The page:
Veteran Free Press reporter details history of IHM Sisters with ‘Images of America’ book
Mar 24, 2020
Patricia Montemurri’s third book follows titles about Gesu Church and School, Blessed Solanus Casey
MONROE — With 175 years of history, the Sisters, Servants of the Immaculate Heart of Mary have quite the story to tell.
The Monroe-based religious order founded in 1845 has a proud legacy of teaching in Catholic schools across the state — indeed, you’d be hard pressed to find a parochial school that didn’t have an IHM sister at one point.
The IHMs have since expanded their ministry to health care, working with the poor, speaking out for social justice and going wherever God is calling them to serve.
To document the sisters’ tale of service, and in some small way to show gratitude for the IHM education she received at St. Thomas Aquinas Elementary School in Detroit, former Detroit Free Press reporter Patricia Montemurri recently wrote a book about the sisters, “Images of America: Immaculate Heart of Mary Sisters of Michigan.”
“When I realized it was the IHMs’ 175th anniversary, I decided with such a rich legacy here, there is a story that needed to be told,” Montemurri told Detroit Catholic. “The IHMs were my first contact with religious sisters, and it was an IHM sister who first told my parents I had a talent for writing.”
As a Free Press religion reporter, Montemurri spent a career covering the Catholic Church in Metro Detroit, and recently wrote two other Images of America books, one on Gesu Church and School in Detroit and another on Blessed Solanus Casey.
Montemurri’s book on the IHMs consists of photos from the IHM archives in Monroe, supplemented with selections from the Free Press, Detroit News and Detroit Times. The photos are complemented with detail-rich captions so students of IHM sisters can spot former teachers and learn more about their lives.
“As someone who loves Detroit history, Michigan history and Catholic history, it was a mind-blowing experience to go through the IHM archives, learning about who they were and some of their accomplishments over the centuries,” Montemurri said. “Some of the IHMs were the first female theologians in the United States. Sr. Ambrosia Fitzgerald was the first woman in Michigan to get a physics Ph.D. from the University of Michigan; she was a brilliant mathematician and physicist, recruited by the U.S. government in World War II as a human math machine, periodically going to Chicago to work on the Manhattan Project.”
Montemurri peppered tidbits of history like the story of Sr. Ambrosia throughout the book, but the IHMs’ legacy is most profound in what Montemurri calls the “legions” of Catholic school students they taught in Detroit and throughout the state.
“The IHMs were instrumental in establishing the Catholic school system throughout Metro Detroit,” Montemurri said. “The IHMs were in more than 100 schools in Michigan and other states, running some of the biggest parish schools in the Detroit area, including Holy Redeemer, Holy Trinity, Gesu and St. Raymond in Detroit, Sacred Heart in Dearborn, Sacred Heart in Roseville and so many others.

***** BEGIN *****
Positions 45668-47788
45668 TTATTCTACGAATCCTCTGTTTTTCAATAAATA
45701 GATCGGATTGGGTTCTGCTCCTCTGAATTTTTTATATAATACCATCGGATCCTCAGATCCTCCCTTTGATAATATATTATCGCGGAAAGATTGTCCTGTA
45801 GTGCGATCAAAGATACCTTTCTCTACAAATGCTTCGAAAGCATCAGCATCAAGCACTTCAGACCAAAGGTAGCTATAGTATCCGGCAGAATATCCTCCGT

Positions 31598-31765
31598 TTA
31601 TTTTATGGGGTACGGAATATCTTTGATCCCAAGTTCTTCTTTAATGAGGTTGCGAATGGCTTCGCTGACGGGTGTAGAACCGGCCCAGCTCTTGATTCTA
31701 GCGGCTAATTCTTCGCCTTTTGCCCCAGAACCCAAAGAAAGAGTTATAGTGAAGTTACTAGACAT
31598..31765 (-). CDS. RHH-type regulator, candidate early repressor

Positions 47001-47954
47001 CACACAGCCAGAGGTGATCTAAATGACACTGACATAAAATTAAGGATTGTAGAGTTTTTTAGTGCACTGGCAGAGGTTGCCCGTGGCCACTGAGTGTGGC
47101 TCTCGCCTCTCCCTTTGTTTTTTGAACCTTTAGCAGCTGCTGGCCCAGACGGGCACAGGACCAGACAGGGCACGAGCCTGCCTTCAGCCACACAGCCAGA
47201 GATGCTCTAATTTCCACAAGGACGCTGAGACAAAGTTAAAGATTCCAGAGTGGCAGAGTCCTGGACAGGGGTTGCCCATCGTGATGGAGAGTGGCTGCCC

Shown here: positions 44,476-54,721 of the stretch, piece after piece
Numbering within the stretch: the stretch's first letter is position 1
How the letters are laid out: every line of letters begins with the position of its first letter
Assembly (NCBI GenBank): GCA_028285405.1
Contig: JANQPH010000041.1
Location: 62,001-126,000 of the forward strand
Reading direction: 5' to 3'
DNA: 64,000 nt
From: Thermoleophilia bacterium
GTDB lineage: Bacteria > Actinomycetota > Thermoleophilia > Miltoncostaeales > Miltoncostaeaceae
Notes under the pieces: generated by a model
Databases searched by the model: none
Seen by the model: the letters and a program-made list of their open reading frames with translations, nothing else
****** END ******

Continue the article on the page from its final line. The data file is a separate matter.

“The religious community really made it possible for the Detroit Catholic school landscape to be a reality,” Montemurri added.
“Images of America: Immaculate Heart of Mary Sisters of Michigan” is Montemurri’s third Images of America publication, following her publication of “Detroit Gesu Catholic Church and School” in 2017 and “Blessed Solanus Casey” in 2018. Montemurri is already planning a book on Mercy High School in Farmington, celebrating its 75th anniversary in September.
Inspiration from the Gesu title came from her husband, Paul Diehl, a teacher at University of Detroit Jesuit High School and a Gesu alum.
“My husband’s mother’s side of the family started a stained-glass factory in 1861 that became Detroit Stained Glass Works, and much of the stained-glass windows were done by my husband’s family, including the windows at Gesu,” Montemurri said.
The book has raised more than $11,000, with proceeds going to Gesu, Montemurri said.
The success of the Gesu title pushed Montemurri to write one on Blessed Solanus Casey, again with the sales going to benefit the Capuchins. Montemurri came across countless men and women who shared their “Solanus stories” at book signing and even happenstance visits to the supermarket.
“I was at Costco, where they were selling the Solanus Casey book about two or three weeks after it came out, and someone went to pick up a copy,” Montemurri recalled. “I ran over, saying, ‘I wrote that book; I'm so glad you are buying it.’ The woman said, ‘When my father was born, the doctor said he would never walk, and Father Solanus said not to worry.’ It’s those moments people have when they read the book that make me feel good.”
For those interested any of Montemurri’s Images of America titles, Montemurri encourages readers to buy them through certain channels, either the IHMs, the Capuchins or Gesu, so those organizations will benefit.